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Einstein board authorizes school to spend $150,000 on supplies at Intercultural site

Just weeks away from taking on a second school, Einstein Charter School leaders called an emergency meeting Wednesday night to request an additional $150,000 to purchase materials they say the new site needs to open this fall.

It’s an unforeseen cost school leaders say can be covered with unanticipated extra per-pupil revenue collected this spring and higher than expected fall enrollment.

Einstein has been charged with taking over and turning around academically failing Intercultural Charter School come July 1. Einstein was awarded a $1 million federal grant earlier this year to facilitate its growth from a single charter school into a charter management organization. School leaders call Intercultural’s site Einstein Extension.

At a meeting last week, Einstein’s former principal and current Chief Executive Officer Shawn Toranto told board members that Intercultural’s current campus was lacking inventory, according to a document she received from the Recovery School District.

Toranto distributed a purchase request Wednesday night, detailing the $150,000 they want to spend at Einstein Extension, what leaders are now calling the Intercultural school. The list included 73 computers, 90 calculators, 9 printers, and projectors, among other items.

One line item in particular caught board president Ryan Bennett’s eye: A $1,000 allotment per laptop.

“I do know that much of the ed [education] world is moving toward Google Chromebooks,” said Bennett, “which are like a fraction of the cost.”

Einstein’s information technology specialist Phong Tran said they would consider Bennett’s suggestion, but were planning to buy MacBooks, which he felt would last longer than Chromebooks and would be better suited for the school’s software.

Chromebooks do not have a hard drive, as most traditional laptops do, which makes them less expensive, though they are primarily limited to web-based activity.

Bennett stressed that he did not want to dictate administrative decisions, and that he was only asking school leaders to check out the cheaper web-based laptops. “I think we should highly consider looking at other hardware.”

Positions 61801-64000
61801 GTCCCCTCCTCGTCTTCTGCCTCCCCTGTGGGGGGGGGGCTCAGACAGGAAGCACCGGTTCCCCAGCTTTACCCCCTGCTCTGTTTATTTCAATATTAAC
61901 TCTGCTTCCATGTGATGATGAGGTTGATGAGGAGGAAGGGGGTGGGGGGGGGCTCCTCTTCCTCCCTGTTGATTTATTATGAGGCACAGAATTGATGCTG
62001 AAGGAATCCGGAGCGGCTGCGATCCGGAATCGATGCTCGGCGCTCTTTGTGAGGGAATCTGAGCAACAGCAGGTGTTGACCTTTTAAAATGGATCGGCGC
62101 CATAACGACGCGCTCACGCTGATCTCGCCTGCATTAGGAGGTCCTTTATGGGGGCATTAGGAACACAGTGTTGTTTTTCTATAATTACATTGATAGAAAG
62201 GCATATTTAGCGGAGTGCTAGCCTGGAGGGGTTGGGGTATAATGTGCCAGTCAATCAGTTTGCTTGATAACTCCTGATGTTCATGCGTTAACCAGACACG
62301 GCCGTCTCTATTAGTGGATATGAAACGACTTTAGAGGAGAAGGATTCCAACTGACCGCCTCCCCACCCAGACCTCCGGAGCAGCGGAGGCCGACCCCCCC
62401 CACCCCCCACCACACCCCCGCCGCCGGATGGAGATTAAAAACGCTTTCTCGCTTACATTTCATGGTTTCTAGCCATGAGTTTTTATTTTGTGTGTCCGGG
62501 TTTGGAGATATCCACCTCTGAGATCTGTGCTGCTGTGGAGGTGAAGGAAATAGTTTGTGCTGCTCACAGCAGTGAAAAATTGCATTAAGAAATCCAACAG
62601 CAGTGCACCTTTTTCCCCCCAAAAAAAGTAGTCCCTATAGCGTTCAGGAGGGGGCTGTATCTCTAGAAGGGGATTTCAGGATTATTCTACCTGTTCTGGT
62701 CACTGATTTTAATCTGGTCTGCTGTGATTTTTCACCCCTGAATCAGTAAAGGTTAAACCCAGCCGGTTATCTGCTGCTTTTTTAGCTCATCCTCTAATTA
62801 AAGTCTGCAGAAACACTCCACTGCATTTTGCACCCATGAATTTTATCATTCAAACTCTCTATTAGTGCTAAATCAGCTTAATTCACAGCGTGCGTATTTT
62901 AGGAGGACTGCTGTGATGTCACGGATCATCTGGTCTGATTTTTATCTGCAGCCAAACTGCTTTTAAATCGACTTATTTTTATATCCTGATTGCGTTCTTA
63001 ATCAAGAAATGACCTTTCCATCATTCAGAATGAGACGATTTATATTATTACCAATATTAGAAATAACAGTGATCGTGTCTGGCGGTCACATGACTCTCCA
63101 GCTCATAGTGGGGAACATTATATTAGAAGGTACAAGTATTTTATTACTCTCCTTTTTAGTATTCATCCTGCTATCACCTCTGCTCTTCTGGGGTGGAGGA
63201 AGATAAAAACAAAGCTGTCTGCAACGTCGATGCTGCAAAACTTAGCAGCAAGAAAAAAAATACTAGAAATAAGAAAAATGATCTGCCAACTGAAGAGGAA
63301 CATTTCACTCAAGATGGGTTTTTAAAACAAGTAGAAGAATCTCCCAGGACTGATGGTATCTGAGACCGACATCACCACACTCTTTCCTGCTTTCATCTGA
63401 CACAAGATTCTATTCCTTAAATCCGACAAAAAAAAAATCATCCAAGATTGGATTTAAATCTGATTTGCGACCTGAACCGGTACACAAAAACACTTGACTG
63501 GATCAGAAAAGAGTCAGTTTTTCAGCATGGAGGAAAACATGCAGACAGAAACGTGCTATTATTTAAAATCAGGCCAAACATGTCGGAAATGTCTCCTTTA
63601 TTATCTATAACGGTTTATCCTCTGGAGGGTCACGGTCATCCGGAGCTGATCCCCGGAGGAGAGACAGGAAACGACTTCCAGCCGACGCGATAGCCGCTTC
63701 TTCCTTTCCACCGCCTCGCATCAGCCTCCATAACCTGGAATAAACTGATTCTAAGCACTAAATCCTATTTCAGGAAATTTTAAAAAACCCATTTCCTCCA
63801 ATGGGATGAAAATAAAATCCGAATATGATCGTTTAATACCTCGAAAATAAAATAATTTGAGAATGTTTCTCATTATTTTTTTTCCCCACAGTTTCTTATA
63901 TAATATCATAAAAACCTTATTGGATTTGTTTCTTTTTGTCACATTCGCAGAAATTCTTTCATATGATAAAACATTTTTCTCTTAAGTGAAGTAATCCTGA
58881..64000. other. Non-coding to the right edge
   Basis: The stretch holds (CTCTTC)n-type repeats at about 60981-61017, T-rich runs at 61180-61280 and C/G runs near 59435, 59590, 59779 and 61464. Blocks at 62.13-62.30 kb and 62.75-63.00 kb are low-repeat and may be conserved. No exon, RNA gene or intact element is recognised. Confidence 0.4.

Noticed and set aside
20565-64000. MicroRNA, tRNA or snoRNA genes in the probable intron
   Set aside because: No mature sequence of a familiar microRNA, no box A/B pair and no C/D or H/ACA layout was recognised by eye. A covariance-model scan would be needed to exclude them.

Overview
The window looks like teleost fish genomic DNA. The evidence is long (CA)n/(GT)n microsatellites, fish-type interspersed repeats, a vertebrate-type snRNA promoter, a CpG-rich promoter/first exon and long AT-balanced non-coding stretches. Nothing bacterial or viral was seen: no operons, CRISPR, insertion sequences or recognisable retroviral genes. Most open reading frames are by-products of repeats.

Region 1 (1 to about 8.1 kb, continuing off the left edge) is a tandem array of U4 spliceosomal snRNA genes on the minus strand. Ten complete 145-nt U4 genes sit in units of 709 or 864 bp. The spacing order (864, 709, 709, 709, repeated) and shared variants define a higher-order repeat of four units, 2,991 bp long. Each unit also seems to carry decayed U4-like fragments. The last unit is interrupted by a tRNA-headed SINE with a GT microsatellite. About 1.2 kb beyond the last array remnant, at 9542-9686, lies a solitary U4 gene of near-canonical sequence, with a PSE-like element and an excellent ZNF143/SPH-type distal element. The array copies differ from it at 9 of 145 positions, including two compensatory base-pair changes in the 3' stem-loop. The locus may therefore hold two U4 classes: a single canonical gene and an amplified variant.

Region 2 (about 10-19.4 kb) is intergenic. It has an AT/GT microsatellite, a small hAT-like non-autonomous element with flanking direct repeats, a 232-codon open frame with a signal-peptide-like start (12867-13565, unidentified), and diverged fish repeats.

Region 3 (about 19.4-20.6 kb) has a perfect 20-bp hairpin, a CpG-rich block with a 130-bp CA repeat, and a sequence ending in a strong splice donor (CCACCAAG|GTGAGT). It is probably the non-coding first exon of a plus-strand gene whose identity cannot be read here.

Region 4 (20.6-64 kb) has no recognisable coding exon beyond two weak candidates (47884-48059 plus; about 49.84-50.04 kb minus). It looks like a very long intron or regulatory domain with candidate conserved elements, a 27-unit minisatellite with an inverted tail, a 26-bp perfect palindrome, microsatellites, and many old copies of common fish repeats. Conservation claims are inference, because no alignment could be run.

Overall, Gasho seemed wary of handing out the $150,000. He asked Toranto to pursue other avenues, such as community donations or requesting items from the RSD, before spending the allotted amount. Toranto said she would oblige, but added she felt time was of the essence.

Bennett agreed with Gasho, but stressed that if the school had the money that they take the steps to be prepared for Einstein Extension students on day one.

Gasho questioned where materials from Intercultural had gone. But Bennett asked the board to focus on what they can do now rather than trying to track down missing supplies.

“What we need to do is address the situation,” Bennett said.

The board then turned to Einstein’s business manager Doug Guidry to explain how the school could account for the added expense in its $8.1 million budget, which was approved last week.

Guidry said the school recently received additional per-pupil funding. Most of that, he said, would go toward retirement contributions, but the leftover amount-about $50,000-could help with the cost of the requested supplies.

After reviewing enrollment numbers, Bennett was convinced that the school could handle the additional costs as its fall enrollment was projected higher than initially anticipated.

Toranto is expecting 943 students between the two schools, which would more than cover operating costs, Bennett said.

Gasho asked that the board and administration be proactive in seeking out donations to fulfill the request. “We should have seen it coming.”

And board members discussed to what extent that was true, but reached no conclusion.

“I want to literally just move and make sure our kids our served,” said Bennett.

“I want to do that too,” said Gasho.